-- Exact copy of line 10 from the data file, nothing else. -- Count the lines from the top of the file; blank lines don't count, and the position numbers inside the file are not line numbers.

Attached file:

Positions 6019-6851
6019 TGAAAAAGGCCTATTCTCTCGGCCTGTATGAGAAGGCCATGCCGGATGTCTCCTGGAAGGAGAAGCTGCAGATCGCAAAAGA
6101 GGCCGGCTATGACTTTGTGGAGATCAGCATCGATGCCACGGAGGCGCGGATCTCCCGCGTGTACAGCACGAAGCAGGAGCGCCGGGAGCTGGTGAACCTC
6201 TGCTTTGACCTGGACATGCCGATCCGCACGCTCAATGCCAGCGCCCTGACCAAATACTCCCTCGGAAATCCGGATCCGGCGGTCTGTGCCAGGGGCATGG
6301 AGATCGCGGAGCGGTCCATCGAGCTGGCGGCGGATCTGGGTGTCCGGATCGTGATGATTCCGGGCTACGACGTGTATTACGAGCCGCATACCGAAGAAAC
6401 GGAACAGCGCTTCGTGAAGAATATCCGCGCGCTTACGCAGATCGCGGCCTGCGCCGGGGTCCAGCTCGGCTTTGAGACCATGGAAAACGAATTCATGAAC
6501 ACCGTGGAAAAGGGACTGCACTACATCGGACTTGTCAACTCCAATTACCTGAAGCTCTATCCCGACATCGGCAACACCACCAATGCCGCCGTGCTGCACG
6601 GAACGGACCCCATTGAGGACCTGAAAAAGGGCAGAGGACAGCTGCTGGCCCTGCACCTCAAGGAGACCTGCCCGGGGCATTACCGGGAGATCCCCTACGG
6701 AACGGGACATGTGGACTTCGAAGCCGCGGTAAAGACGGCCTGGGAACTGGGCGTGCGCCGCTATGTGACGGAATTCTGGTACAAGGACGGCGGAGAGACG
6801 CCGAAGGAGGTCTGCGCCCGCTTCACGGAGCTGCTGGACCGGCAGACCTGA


6801 CCGAAGGAGGTCTGCGCCCGCTTCACGGAGCTGCTGGACCGGCAGACCTGA